2Hawk Tasting Room
Wine Tasting Room Built of Reclaimed Wood

A New Old Place  We were honored when Nisha Jackson, the owner of 2Hawk Winery, approached us about supplying  the reclaimed lumber for her new tasting room. She had a vision of having her tasting room being new, but looking old. Reclaimed, historic lumber and timber were the perfect fit for her designs. Our large inventory and wide sourcing made her vision a practical possibility.  2Hawk_Winery-300x225  Exterior porch posts and header beams, as well as the stair treads on the stairway going to the basement, were reclaimed from a brewery in Milwaukee, Wisconsin that was build in 1867. They are Long Leaf Yellow Pine, which is very tight grained and strong. There were extensive Long Leaf Yellow Pine forests in the southeast states along the Gulf coast. The timber produced from these large trees was the premium lumber used in the construction of most of the large factories built in the East, the Midwest, and the South during the industrial expansion following the Civil War. The Long Leaf Yellow Pine forest were logged out and essentially gone by around 1910. Now, as the old factories become obsolete and are being dismantled, those timbers are again becoming available through the reclaimed market.

 

A New Old Place

We were honored when Nisha Jackson, the owner of 2Hawk Winery, approached us about supplying the reclaimed lumber for her new tasting room. She had a vision of having her tasting room being new, but looking old. Reclaimed, historic lumber and timber were the perfect fit for her designs. Our large inventory and wide sourcing made her vision a practical possibility.

Exterior porch posts and header beams, as well as the stair treads on the stairway going to the basement, were reclaimed from a brewery in Milwaukee, Wisconsin that was build in 1867. They are Long Leaf Yellow Pine, which is very tight grained and strong. There were extensive Long Leaf Yellow Pine forests in the southeast states along the Gulf coast. The timber produced from these large trees was the premium lumber used in the construction of most of the large factories built in the East, the Midwest, and the South during the industrial expansion following the Civil War. The Long Leaf Yellow Pine forest were logged out and essentially gone by around 1910. Now, as the old factories become obsolete and are being dismantled, those timbers are again becoming available through the reclaimed market.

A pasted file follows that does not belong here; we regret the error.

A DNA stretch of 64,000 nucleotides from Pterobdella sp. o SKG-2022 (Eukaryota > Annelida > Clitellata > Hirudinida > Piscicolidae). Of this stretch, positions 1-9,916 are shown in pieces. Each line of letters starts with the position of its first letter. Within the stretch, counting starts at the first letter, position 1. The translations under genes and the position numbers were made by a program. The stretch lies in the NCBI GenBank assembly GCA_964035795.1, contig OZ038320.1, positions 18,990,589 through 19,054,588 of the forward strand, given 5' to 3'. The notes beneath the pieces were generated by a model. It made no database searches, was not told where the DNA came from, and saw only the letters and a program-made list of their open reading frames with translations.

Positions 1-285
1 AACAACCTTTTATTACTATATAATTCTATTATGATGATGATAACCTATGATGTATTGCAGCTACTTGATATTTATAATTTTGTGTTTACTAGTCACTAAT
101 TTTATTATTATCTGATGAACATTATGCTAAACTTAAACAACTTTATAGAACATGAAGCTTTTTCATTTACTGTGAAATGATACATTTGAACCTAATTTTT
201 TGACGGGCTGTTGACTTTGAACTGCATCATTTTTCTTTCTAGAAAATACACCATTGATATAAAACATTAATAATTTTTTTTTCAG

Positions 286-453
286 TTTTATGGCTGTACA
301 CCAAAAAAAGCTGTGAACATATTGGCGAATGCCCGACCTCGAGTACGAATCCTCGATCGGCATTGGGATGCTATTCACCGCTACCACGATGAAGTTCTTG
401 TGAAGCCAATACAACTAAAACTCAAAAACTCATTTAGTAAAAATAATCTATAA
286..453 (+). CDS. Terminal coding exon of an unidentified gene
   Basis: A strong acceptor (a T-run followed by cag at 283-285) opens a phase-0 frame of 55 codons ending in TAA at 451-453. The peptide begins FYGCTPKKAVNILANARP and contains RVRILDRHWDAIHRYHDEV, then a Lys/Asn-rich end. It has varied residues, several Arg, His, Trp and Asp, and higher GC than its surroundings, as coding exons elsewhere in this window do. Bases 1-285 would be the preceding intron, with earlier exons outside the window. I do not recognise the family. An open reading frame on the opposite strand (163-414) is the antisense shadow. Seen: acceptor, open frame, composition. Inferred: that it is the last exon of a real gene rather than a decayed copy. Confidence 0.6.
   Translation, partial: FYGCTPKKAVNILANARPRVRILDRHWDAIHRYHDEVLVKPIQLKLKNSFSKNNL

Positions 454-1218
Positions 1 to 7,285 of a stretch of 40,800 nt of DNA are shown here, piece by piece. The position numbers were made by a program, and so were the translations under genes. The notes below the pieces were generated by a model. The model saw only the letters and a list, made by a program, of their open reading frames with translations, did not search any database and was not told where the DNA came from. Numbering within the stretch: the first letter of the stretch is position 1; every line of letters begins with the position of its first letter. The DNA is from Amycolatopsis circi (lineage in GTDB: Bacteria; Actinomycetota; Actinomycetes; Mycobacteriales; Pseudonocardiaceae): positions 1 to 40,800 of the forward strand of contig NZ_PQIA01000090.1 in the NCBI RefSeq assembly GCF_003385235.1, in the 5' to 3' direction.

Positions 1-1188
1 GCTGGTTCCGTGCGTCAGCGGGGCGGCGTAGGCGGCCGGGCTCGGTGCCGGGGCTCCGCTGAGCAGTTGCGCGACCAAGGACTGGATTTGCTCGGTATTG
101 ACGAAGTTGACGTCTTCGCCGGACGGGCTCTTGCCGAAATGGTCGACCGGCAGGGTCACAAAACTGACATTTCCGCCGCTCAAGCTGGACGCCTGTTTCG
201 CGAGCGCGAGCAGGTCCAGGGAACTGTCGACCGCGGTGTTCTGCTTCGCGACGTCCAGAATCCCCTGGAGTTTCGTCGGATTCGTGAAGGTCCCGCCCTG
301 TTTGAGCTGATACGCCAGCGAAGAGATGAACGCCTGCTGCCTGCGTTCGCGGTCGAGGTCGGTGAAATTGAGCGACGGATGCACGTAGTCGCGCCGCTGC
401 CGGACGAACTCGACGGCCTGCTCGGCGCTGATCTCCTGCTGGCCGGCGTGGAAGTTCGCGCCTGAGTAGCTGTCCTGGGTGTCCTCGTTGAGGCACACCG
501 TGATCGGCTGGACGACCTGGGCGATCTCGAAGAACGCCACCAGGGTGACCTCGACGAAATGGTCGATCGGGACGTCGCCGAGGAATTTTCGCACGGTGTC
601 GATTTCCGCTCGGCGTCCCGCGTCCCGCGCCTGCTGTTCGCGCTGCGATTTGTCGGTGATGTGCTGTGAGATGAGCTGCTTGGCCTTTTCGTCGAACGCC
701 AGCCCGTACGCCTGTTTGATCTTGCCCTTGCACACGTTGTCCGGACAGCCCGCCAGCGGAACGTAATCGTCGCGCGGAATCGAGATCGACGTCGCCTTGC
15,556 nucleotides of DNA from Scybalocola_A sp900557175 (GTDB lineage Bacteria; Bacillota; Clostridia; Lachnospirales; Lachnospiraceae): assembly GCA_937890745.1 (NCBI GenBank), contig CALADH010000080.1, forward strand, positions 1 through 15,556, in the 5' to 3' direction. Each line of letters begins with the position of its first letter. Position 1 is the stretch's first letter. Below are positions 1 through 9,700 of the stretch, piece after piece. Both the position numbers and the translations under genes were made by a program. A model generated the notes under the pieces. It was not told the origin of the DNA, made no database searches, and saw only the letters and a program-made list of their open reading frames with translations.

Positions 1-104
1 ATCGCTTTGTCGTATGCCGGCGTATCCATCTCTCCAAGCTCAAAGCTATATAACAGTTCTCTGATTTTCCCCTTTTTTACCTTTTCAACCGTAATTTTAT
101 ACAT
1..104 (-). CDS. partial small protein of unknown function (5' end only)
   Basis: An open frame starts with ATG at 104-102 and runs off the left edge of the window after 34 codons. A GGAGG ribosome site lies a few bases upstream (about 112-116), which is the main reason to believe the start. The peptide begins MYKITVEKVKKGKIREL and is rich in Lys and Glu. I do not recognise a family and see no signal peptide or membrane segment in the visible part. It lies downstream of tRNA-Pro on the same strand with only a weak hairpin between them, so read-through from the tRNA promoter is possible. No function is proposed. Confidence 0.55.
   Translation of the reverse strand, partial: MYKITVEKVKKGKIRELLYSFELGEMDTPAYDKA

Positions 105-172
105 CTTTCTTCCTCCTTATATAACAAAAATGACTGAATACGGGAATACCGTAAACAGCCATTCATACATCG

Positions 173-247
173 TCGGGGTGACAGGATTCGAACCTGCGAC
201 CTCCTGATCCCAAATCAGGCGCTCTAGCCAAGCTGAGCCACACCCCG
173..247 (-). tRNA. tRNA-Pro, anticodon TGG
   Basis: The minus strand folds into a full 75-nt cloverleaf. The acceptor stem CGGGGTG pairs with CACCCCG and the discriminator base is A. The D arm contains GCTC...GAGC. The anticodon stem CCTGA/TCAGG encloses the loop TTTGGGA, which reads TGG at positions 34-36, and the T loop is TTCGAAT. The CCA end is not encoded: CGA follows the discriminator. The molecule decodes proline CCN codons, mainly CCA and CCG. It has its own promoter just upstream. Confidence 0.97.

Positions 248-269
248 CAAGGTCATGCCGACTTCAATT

A very unique part of this building is the interior hand hewn posts. They come from an old barn in Mercer County, Pennsylvania. The barn was constructed in 1860 by General James Pierce, according to a representative of the Mercer County Historical Society. General Pierce was quite prominent in building industry in the region and a popular man in the local society.

Multiple horse corrals around Fort Klamath, in Southern Oregon contributed the Red Corral Board siding on the Bar and interior cabinetry. These corrals were built and painted red in the 1940’s. As time passed, green and yellow lichen grew and yielded a nicely aged look to the boards. The half-posts applied occasionally to the front of the bar are from the cattle chute that was a part of the same corral.

“Mushroom Board” was used for the ceiling paneling and interior siding. The lumber used to build the mushroom growing trays for this Pennsylvania farm is Eastern Hemlock.

In the process of growing mushrooms, the softer part of the wood grain erodes, leaving the boards looking almost like they’ve been sandblasted. The color of the wood ages to a rich golden patina.

The flooring is Douglas Fir and was re-milled from timbers reclaimed from the old Lithia Motors building in downtown Medford.

The porch soffit wood was recovered at a sawmill demolition in Klamath Falls, Oregon. The material came from the Circle D.E. Sawmill, which was constructed in 1926 on Crosby Street.

Interior and exterior trim and beam wraps were recovered from a wooden granary in North Eastern California’s Cowhead Valley. It was built in the late 1930’s of local pine. Ranchers no longer grow grain in that region, so the granary sat abandoned for decades.

The 10” X 10” Douglas Fir exterior light posts came from the Port of Stockton, California.

The 2Hawk Wine Tasting Room is meant to be enjoyed in the moment and appreciated for its rich history.

Take a look at our Reclaimed Wood Building Materials Page for ideas for your project!